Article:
Understanding Alternative Security Deposits

June 06, 2024

Before moving into a rental property, you will likely be asked to put down a security deposit. In general, this set amount of money is held by the property manager for the duration of your lease and helps cover the cost of any significant damages to your unit beyond normal wear and tear or unpaid bills that you are responsible for paying.

Future renter reviews documents in front of a computer

Your property manager will return your security deposit when you move out, minus any deductions needed for repairs. However, when combined with other payments due at move-in, this additional upfront cost can be a challenge for some renters. In some cases, alternatives to traditional security deposits may be available to you, but it’s important to understand the potential benefits and disadvantages of those options.

What are my options for alternatives to security deposits?

Many companies offer options as alternatives to traditional security deposits, and some property managers may be willing to work with you to create solutions that decrease the amount of money due upfront. The best choice for you will depend on your specific situation, so start by talking to the property manager to explore your options and make a plan before you apply for a lease.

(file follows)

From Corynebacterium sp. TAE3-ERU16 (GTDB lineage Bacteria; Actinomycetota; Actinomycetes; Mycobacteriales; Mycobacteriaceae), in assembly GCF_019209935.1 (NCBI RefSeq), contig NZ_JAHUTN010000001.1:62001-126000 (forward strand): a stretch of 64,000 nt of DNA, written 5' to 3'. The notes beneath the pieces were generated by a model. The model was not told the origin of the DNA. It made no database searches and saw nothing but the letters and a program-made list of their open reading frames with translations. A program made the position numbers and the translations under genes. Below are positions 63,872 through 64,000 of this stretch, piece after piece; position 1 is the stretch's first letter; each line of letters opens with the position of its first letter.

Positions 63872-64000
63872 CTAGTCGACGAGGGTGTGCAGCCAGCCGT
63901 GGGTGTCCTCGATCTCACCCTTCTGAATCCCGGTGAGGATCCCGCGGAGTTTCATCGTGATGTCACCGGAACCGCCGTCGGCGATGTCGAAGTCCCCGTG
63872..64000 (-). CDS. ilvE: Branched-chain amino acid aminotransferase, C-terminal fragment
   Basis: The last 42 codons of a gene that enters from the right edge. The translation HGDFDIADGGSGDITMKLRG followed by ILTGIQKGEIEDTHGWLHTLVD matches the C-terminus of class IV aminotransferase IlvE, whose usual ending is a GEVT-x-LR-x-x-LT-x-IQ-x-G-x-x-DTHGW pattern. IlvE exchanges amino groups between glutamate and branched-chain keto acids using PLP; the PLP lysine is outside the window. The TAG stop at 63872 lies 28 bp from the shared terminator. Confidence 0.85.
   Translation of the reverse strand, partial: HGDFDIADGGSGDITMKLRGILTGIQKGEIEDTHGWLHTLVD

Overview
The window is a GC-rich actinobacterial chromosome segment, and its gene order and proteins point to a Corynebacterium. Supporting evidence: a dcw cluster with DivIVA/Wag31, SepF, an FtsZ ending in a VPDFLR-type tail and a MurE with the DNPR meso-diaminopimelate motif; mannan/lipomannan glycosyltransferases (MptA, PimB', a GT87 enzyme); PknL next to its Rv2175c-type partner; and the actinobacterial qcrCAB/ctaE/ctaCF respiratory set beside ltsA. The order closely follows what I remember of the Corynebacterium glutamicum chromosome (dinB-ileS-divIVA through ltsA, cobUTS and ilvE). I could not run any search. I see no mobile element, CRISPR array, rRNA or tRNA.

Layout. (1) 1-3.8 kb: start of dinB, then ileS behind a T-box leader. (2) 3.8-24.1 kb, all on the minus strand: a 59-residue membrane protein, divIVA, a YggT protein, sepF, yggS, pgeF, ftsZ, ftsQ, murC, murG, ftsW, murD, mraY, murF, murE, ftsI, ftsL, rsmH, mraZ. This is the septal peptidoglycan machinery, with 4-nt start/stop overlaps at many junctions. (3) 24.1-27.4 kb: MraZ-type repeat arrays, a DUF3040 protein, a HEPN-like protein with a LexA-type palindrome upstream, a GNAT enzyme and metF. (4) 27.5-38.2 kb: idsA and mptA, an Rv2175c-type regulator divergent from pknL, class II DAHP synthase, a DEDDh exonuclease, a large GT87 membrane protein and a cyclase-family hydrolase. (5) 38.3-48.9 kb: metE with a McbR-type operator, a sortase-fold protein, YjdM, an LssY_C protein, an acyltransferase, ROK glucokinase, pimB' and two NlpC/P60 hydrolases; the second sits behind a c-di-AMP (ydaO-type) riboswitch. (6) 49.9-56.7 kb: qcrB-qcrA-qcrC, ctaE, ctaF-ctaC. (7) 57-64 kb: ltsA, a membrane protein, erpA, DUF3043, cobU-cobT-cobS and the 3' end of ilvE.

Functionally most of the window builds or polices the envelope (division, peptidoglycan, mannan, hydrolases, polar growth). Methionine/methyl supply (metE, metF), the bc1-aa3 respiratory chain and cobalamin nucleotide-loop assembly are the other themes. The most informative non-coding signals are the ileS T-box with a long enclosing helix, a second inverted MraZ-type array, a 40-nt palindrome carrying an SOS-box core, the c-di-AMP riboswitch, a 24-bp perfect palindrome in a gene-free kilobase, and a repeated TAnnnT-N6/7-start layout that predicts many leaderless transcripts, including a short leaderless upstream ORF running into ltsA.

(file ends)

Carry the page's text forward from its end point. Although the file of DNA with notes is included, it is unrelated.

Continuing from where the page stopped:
Here are some of the most common alternatives to traditional security deposits:

  • Recoupment. The renter agrees to pay the property for any damages up to a pre-approved amount. If the renter fails to pay for any damages at move out, a deposit company will bill the renter for the amount owed to the property.
  • Insurance. The renter obtains and pays monthly premiums for an insurance policy, up to a certain limit, to cover any renter-caused damages.
  • Installments. Rather than paying the full deposit amount at move-in, the renter pays in smaller installments, typically monthly.
  • Loans. The renter takes out a loan from a lender to cover the amount of the security deposit.

How do I get my security deposit back?

Regardless of which option you choose, it’s important to know upfront the different financial implications and your obligations under each option. Opting for one of these alternatives and not paying a traditional security deposit will likely affect how much of your related expenses you get back, if at all, at move-out.

In addition, alternatives to the traditional security deposit may seem attractive at lease signing, but the cumulative out-of-pocket costs may be more than the amount of the traditional security deposit in the long run. Furthermore, depending on the option you choose, you may also still be liable for costs associated with damages to your unit.

Talk to your property manager before signing your lease to make sure your agreed-upon terms are documented and to ensure you fully understand the details of your lease agreement, including under which scenarios your property manager can charge you for repairs and replacements.

My Home in your inbox

Sign up to receive resources, tools and tips about buying, owning, refinancing, selling and renting a home in your inbox.